ISSN (Print) - 0012-9976 | ISSN (Online) - 2349-8846

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Early State Formation in Tribal Areas of East-Central India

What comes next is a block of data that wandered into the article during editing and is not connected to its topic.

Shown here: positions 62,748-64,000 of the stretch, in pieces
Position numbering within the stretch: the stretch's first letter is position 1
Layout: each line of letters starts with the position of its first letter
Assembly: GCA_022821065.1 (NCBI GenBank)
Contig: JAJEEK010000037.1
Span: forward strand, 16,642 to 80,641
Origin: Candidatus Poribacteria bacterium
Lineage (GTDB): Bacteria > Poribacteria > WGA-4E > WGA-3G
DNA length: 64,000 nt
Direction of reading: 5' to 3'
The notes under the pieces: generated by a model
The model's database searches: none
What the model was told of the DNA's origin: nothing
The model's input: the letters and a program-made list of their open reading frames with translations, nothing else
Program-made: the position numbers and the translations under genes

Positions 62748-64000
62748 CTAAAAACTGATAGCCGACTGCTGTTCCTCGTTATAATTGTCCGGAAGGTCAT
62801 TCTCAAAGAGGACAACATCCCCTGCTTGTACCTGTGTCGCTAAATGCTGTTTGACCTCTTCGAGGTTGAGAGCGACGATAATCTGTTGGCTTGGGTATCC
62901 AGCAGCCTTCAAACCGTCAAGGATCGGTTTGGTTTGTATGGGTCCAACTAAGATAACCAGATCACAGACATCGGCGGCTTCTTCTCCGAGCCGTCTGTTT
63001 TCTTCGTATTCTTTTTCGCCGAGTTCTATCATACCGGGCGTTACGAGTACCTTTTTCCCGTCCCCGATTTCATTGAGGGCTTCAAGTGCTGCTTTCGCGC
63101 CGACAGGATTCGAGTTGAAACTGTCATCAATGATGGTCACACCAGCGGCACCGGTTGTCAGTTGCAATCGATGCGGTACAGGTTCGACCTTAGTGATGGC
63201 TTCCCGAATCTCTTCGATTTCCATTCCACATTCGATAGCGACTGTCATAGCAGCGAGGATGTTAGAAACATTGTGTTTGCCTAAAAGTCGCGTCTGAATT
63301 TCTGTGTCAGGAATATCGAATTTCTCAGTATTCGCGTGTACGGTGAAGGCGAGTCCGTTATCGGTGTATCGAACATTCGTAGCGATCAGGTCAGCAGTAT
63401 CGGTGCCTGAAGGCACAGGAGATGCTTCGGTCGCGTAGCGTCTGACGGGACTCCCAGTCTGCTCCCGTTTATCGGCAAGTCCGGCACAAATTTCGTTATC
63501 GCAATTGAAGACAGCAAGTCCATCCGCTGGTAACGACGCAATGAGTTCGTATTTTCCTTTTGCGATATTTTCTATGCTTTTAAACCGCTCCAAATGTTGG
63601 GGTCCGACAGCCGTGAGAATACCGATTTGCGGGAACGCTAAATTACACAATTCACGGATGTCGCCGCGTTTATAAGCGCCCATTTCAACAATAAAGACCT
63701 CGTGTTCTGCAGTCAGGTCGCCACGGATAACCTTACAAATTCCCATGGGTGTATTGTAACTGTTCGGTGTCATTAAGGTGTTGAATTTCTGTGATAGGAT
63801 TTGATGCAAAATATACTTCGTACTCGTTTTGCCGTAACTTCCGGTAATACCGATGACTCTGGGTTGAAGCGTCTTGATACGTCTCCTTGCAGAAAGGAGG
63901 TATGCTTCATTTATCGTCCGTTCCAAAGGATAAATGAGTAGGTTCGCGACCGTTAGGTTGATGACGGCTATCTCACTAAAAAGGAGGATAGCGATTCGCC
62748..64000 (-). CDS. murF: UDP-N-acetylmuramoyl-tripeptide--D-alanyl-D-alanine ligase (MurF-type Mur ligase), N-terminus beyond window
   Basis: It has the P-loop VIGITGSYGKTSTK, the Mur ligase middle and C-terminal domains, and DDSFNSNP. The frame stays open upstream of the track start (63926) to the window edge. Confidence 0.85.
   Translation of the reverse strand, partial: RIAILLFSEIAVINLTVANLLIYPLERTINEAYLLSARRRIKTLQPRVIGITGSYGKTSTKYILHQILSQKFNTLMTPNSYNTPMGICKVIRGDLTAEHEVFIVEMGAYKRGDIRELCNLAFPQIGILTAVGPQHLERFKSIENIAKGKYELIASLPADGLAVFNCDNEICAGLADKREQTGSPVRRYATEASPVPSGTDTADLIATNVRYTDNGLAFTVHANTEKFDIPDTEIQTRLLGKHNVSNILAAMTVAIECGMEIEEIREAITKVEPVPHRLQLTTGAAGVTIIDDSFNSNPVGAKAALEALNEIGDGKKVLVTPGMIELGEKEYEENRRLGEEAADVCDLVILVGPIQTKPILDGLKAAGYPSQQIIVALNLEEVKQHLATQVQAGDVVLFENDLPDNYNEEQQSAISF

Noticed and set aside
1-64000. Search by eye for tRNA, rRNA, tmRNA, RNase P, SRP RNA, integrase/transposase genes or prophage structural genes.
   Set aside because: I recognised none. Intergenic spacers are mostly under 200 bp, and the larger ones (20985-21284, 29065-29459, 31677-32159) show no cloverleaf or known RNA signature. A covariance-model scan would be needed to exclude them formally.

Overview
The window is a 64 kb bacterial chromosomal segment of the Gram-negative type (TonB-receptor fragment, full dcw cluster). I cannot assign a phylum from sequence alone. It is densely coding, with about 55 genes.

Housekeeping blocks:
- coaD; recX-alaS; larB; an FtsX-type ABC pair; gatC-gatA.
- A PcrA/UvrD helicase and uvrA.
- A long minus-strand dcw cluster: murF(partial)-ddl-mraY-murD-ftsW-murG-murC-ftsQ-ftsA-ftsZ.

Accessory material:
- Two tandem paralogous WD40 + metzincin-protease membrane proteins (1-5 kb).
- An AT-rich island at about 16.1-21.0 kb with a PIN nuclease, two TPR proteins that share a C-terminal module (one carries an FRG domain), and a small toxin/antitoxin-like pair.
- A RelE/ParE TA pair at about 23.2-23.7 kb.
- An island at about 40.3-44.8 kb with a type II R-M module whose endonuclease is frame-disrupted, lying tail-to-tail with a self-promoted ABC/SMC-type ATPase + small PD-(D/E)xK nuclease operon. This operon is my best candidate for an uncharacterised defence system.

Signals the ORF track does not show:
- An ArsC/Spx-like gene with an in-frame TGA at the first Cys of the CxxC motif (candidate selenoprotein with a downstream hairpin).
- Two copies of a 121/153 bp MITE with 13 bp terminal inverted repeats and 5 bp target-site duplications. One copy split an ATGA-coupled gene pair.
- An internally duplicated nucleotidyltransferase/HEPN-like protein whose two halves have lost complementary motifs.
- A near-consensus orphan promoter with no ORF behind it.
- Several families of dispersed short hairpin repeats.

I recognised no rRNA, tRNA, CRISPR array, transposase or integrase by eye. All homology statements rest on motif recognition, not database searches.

Early State Formation in Tribal Areas of East-Central India Suranjit K Saha This paper examines the processes through which the states emerged from within the tribal societies of the mountain and forest regions of east-central India over a long period from 450 to 1320 AD. It finds that the classical Hindu states to the north, particularly the Gupta empire, did indeed provide the principal ideological role model for the rise of those local and regional states, hut that the latter were in the main home grown political structures built by autochthonous leaders from below upwards. These highland states also appear to have played a crucial historical role in the gradual fusion of the lineage based local societies into a subcontinent wide pan-Indian society. In conclusion, the paper argues that an adequate understanding of the current tribal situation in the macro-region, and indeed in the rest of India, would require an understanding of the spatially differentiated processes of political and material development rooted deep in its history. At the core of that understanding must lie the realisation that India has been built from below upwards.

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